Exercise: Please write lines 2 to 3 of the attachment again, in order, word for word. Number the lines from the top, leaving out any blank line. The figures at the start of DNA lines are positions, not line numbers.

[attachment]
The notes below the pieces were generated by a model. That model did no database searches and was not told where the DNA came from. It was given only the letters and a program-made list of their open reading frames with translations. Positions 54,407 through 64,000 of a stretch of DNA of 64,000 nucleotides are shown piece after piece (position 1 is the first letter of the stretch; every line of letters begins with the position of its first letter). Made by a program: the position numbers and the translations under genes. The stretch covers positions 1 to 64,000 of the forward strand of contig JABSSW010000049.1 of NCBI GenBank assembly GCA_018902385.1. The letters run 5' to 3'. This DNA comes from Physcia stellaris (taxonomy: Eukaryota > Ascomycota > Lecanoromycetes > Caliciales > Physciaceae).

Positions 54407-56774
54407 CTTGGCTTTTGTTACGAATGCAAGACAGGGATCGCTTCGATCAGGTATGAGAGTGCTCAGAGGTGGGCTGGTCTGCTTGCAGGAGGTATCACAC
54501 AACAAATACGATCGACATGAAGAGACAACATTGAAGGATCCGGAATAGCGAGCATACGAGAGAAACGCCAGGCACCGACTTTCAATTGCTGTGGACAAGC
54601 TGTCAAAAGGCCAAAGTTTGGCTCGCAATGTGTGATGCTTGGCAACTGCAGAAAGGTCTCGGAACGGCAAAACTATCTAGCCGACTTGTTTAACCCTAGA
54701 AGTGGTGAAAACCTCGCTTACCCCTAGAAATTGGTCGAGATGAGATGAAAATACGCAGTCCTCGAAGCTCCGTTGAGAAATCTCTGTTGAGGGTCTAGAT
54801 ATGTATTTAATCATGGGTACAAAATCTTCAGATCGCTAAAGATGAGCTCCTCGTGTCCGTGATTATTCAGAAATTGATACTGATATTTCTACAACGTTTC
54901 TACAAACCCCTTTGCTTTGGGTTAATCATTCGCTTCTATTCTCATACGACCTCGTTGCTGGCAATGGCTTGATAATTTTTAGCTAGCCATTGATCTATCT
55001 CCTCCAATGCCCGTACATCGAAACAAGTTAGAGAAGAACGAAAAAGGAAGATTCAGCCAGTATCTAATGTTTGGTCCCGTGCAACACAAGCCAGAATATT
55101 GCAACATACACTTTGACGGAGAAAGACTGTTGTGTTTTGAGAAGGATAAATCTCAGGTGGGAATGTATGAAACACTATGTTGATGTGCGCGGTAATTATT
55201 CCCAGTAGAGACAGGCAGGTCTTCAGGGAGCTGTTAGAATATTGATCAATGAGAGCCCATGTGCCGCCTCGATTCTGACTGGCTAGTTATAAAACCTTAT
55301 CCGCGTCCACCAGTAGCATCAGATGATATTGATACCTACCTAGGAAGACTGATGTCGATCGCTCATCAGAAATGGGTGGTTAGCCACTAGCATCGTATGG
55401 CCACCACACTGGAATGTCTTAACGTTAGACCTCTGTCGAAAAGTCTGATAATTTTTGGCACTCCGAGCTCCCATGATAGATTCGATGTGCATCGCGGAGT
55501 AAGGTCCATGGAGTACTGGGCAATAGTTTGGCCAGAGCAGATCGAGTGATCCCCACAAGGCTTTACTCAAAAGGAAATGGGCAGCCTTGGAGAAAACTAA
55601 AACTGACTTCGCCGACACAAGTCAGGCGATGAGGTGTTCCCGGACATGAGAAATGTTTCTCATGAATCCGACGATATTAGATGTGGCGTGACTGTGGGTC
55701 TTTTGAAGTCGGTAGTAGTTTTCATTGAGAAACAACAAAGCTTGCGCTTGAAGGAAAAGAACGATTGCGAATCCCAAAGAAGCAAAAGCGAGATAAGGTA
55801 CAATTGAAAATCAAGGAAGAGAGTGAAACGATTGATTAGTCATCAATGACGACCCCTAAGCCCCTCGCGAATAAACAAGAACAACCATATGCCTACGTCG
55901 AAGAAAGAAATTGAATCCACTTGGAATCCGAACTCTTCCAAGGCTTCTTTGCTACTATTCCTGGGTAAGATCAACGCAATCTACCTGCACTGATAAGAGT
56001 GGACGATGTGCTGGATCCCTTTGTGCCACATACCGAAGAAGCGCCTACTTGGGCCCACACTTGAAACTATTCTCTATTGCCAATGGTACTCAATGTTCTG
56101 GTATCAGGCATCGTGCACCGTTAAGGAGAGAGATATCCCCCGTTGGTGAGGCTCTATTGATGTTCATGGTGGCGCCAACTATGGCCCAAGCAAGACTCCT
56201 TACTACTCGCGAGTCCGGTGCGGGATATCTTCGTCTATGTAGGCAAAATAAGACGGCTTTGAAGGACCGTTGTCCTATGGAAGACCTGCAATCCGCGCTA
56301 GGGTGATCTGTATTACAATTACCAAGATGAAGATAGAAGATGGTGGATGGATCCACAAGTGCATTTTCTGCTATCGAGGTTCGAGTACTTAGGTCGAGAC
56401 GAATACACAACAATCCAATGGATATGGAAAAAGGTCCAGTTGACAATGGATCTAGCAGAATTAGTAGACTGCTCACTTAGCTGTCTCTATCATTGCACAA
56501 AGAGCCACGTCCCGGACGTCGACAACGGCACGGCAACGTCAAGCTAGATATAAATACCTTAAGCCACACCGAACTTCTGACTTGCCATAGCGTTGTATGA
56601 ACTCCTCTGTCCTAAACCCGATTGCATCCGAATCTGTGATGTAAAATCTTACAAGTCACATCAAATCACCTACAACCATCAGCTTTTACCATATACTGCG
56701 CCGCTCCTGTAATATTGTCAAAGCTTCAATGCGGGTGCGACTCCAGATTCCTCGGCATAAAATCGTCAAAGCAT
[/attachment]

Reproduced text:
Positions 54407-56774
54407 CTTGGCTTTTGTTACGAATGCAAGACAGGGATCGCTTCGATCAGGTATGAGAGTGCTCAGAGGTGGGCTGGTCTGCTTGCAGGAGGTATCACAC